University of Groningen. Cracking the code Borleffs, Lotte Elisabeth

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1 University of Groningen Cracking the code Borleffs, Lotte Elisabeth IMPORTANT NOTE: You are advised to consult the publisher's version (publisher's PDF) if you wish to cite from it. Please check the document version below. Document Version Publisher's PDF, also known as Version of record Publication date: 2018 Link to publication in University of Groningen/UMCG research database Citation for published version (APA): Borleffs, L. E. (2018). Cracking the code: Towards understanding, diagnosing and remediating dyslexia in Standard Indonesian. [Groningen]: Rijksuniversiteit Groningen. Copyright Other than for strictly personal use, it is not permitted to download or to forward/distribute the text or part of it without the consent of the author(s) and/or copyright holder(s), unless the work is under an open content license (like Creative Commons). Take-down policy If you believe that this document breaches copyright please contact us providing details, and we will remove access to the work immediately and investigate your claim. Downloaded from the University of Groningen/UMCG research database (Pure): For technical reasons the number of authors shown on this cover page is limited to 10 maximum. Download date:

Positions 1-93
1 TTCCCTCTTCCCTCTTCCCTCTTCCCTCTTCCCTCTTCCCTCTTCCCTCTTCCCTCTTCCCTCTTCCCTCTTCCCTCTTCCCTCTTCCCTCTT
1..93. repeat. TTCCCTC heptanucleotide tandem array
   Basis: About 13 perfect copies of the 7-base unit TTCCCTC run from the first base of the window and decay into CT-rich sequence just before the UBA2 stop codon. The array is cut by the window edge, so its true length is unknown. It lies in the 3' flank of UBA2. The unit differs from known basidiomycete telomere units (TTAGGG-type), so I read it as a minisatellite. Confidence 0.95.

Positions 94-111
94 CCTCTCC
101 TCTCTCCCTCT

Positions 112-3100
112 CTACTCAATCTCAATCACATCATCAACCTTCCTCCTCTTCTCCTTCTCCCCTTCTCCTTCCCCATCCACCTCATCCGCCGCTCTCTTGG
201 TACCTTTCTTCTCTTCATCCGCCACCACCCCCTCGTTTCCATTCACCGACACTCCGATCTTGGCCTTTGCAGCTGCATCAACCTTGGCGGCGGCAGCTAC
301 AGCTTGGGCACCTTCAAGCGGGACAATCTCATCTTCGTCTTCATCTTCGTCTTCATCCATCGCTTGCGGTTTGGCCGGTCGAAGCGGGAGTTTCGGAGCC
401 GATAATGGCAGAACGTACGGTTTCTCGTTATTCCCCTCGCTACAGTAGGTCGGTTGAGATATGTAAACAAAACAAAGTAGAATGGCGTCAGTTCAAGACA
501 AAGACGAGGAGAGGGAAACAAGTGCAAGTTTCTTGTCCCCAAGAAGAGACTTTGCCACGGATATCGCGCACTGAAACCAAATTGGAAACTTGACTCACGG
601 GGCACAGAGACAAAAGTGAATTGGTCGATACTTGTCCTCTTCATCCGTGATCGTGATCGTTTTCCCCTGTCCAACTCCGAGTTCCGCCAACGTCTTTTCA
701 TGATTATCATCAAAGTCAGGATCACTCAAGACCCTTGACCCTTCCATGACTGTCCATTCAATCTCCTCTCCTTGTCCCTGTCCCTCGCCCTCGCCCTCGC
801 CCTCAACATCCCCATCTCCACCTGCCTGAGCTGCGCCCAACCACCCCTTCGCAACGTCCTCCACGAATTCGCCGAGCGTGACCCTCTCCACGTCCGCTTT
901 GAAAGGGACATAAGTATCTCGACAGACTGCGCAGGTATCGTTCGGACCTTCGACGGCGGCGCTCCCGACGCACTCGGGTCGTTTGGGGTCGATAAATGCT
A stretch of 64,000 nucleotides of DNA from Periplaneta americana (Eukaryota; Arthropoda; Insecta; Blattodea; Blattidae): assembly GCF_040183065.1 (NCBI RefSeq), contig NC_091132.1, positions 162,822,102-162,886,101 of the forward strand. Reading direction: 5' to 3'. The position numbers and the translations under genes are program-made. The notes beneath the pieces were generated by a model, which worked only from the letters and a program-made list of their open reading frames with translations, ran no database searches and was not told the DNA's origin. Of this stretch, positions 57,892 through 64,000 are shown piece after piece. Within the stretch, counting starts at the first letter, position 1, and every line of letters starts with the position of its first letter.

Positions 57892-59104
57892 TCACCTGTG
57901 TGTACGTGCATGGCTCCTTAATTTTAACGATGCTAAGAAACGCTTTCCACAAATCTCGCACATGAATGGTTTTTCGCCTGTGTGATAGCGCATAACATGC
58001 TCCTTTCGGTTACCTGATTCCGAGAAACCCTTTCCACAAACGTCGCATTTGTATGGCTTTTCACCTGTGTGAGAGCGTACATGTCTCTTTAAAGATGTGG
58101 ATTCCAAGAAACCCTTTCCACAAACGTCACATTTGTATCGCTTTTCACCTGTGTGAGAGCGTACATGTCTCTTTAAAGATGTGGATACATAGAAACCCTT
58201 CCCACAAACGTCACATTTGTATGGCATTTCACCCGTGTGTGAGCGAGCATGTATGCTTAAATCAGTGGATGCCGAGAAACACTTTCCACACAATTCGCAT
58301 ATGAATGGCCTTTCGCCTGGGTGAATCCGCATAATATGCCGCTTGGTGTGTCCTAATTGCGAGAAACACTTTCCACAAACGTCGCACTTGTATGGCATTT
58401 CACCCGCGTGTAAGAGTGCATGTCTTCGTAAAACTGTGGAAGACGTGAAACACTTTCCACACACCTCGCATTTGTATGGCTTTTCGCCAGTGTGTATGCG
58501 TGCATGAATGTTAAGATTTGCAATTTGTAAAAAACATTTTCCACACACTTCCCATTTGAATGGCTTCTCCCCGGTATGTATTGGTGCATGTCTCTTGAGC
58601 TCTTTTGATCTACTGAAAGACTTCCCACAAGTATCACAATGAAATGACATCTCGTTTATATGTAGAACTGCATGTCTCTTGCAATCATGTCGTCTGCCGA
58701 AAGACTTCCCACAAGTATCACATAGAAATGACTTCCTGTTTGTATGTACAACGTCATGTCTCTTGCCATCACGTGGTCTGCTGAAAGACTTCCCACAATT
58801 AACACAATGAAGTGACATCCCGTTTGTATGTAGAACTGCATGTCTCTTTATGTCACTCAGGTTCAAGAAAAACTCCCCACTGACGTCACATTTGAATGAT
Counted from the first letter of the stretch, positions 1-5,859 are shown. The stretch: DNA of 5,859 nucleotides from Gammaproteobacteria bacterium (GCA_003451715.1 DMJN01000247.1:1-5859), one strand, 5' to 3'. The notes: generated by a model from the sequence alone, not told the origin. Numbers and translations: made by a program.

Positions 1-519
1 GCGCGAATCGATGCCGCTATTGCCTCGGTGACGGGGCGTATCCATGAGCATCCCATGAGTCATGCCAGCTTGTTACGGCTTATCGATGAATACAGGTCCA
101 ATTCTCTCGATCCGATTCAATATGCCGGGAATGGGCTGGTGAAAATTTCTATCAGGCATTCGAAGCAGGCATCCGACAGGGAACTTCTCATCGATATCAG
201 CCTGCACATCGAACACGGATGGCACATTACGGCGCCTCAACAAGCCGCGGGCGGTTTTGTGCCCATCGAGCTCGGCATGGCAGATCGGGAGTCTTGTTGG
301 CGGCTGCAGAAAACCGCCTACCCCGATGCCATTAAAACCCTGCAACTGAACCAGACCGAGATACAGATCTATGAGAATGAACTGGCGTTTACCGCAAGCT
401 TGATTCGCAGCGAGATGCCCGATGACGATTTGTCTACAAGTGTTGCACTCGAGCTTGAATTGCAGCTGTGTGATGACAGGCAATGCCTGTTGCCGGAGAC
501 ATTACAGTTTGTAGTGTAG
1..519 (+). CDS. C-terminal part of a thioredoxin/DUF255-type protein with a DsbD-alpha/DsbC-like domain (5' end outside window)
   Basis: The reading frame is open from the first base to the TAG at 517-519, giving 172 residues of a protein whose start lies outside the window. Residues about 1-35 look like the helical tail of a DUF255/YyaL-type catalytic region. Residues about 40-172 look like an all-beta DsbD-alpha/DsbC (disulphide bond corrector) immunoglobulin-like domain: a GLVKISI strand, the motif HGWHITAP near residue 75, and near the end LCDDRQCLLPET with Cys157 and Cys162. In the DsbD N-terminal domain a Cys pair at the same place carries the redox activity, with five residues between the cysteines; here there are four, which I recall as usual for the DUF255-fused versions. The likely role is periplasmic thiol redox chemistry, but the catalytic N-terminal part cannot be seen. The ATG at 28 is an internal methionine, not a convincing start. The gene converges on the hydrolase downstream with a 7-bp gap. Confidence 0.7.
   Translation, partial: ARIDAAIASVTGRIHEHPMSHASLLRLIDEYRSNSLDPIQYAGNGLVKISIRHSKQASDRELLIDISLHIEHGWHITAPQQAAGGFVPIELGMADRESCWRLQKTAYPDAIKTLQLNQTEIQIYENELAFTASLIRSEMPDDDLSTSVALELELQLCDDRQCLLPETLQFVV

2 Cracking the code Towards understanding, diagnosing and remediating dyslexia in Standard Indonesian Elisabeth Borleffs